About halfway through the first episode of S-Town, the new hit podcast from the makers of Serial and This American Life, our host, producer Brian Reed, is walking through the sizable yard of Woodstock, Alabama resident John B. McLemore. McLemore had e-mailed Reed a couple of months prior about a potential murder mystery in Woodstock, a place that he had spent his entire life and often referred to as Shittown, Alabama.
The two men walk through the property until they come to the homeowner's prized possession: a full-scale garden maze, complete with swinging doors that can open and close passageways between the still-growing shrubs to create any number of different puzzles. It's the perfect moment to have at the start of a true crime podcast — their journey through the bushes an apt analogy for the twists and turns that are sure to come.
The only problem is, S-Town isn't a true crime podcast. Sorry, Serial fans, but this program won't provide you with a new case to obsess over. Instead, what Reed and company have created in seven episodes is something completely distinct. Even in the first episode, it becomes clear that John B. McLemore is the story here. He's a world-class clockmaker with a genius-level IQ who lives with his mother. He describes himself as "60-70 percent" homosexual and exists with an indescribable complexity that stands in direct contrast to the simple, small-town way of his southern world. By the time he and Reed cross paths, McLemore is in his late 40s and has taken on a distinctly pessimistic worldview. He sends Reed and others long e-mails describing in well-researched detail everything from the global warming doomsday sure to come to the incessant shortcomings of his local government. In one episode, he describes himself as being "tired in a way that I can't put into words."
It doesn't take long for the mystery surrounding a possible Woodstock murder to be overtaken by the mystery surrounding the life and times of John B. McLemore. Where Serial was built on its journalistic research and reporting but thrived when it reached moments of real humanity, S-Town is all humanity. Reed, like Sarah Koenig, is squarely in the center of this story and his relationship with the mercurial McLemore is captivating in its intricacy. It's in episode two that we learn the murder that brought him to Alabama in the first place is actually not a mystery at all. But it's right around this point that the producer's work really begins.
Brilliantly constructed with a beautiful script and audio editing quality that's wholly unsurprising from a creative team as accomplished as this one, the show balances real-life twists and turns with a more intimate tale. At times this podcast touches on small town politics, sudden death and buried treasure. These are the kinds of themes that attract your attention amid an ever-crowded market of audio programs and eventually get the headphones in your ear. But on another level, S-Town deals with much larger, more abstract ideas like isolation, repression, mental illness, family dynamics, deep-seated friendship and unrequited love. These are the things that make you lean closer to your car's stereo system or hit the 10-second backtracking button just to feel the impact of one sentence from one person over again. These are the things that make S-Town great.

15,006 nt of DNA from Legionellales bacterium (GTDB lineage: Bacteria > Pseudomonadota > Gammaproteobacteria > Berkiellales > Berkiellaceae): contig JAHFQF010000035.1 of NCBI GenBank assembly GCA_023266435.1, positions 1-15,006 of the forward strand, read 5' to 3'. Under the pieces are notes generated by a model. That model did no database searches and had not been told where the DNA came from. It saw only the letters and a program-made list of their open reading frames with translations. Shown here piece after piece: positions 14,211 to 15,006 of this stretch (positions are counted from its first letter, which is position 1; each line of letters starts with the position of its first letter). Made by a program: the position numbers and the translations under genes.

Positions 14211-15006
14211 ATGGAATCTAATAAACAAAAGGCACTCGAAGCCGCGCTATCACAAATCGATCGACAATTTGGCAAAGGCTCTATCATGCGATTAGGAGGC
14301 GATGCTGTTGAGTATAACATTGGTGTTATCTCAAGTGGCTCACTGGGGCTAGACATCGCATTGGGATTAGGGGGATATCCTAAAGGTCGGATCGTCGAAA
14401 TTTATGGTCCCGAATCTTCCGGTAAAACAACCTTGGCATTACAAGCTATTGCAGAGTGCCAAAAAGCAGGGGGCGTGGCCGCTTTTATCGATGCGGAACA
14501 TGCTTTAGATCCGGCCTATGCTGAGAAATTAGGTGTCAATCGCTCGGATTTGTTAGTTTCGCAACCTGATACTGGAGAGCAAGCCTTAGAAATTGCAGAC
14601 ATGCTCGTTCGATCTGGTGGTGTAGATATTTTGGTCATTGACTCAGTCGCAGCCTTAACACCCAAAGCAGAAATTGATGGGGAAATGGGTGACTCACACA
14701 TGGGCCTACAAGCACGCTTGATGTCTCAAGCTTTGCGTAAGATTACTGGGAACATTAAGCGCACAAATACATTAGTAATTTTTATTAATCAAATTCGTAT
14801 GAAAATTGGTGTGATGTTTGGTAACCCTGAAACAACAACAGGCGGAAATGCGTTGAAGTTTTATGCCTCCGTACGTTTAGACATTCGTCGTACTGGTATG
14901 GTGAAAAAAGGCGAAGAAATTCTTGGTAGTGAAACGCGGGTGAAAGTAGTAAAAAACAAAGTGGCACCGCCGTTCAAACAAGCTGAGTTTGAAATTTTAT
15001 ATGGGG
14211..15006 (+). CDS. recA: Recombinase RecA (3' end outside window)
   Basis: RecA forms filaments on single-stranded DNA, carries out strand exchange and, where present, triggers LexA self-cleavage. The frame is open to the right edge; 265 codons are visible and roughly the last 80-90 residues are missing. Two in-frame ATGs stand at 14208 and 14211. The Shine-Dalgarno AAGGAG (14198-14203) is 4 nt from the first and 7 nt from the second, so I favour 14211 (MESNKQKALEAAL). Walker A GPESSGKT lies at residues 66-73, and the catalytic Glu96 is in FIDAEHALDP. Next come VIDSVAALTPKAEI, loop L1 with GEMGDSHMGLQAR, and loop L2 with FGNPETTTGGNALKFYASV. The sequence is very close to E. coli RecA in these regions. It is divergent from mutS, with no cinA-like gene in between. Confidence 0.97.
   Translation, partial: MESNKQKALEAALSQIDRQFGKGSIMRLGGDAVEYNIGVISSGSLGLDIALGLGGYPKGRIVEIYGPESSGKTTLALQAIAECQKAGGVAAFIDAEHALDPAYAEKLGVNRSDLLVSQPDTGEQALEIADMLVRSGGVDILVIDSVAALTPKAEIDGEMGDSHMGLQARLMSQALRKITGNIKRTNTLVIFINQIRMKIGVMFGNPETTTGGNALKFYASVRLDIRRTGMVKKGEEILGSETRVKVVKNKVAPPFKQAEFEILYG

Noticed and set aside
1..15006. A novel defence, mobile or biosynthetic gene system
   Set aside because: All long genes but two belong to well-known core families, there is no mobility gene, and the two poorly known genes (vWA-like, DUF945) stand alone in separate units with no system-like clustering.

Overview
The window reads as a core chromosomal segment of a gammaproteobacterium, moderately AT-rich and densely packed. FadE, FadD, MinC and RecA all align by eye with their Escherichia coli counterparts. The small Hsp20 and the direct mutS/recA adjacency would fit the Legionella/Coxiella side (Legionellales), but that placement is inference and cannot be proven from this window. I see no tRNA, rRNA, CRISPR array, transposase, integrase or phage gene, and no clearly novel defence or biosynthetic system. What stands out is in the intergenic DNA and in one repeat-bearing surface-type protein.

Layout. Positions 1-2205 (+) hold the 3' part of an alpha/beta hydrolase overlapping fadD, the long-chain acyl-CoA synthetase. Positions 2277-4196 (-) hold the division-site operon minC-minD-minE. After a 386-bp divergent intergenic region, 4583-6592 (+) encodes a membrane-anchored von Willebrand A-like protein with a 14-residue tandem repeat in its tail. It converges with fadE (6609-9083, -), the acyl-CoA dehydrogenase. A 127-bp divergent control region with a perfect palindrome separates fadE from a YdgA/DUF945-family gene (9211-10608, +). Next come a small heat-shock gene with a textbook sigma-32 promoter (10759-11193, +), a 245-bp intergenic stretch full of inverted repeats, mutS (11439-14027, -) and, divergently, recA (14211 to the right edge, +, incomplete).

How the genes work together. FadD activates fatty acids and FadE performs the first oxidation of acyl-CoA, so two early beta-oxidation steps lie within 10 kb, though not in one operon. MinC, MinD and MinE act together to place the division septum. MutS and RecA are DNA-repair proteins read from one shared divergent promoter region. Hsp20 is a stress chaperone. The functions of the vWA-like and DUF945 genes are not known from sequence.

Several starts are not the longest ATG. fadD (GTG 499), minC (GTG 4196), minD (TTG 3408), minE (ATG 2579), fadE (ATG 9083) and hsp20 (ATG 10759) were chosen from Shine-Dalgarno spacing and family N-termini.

All seven episodes of the program were released at once last week, a move that grows more interesting the more you listen. With time, it becomes apparent the show is better viewed as an extensive profile rather than a suspense story. In consequence, it's not exactly perfect for binging. But it is perfect for listening. It's hard to imagine S-Town being this much of a success in any medium other than audio. Audio's true strength is that when a podcast, especially one as intimate as this, is at its best it feels like the voices exist only within your head. This is a story for you only, a trip taken alone. In S-Town, that trip isn't only taken to Shittown, Alabama. It's taken into the lives of a multitude of characters, including a kind and genuine radio producer from New York and brash clockmaker filled with sorrows and secrets.
Back in the yard, those two men enter the maze together. They walk through its knee-high walls and eventually get a bit lost, despite the fact that the whole thing was mapped out by McLemore himself. But it doesn't seem to matter because the tenor of the conversation has drifted naturally into that of an exchange between friends. It's honest and slightly vulnerable, built on the growing comfort that comes when you feel a connection forming.
"You know, I designed this thing myself, so it was designed by a mad man," McLemore says. "That's what people tell me."
"I do feel like I'm walking around in your brain or something," Reed responds.
It's unclear whether McLemore hears this or not.
"Just imagine when it gets over your head," he says.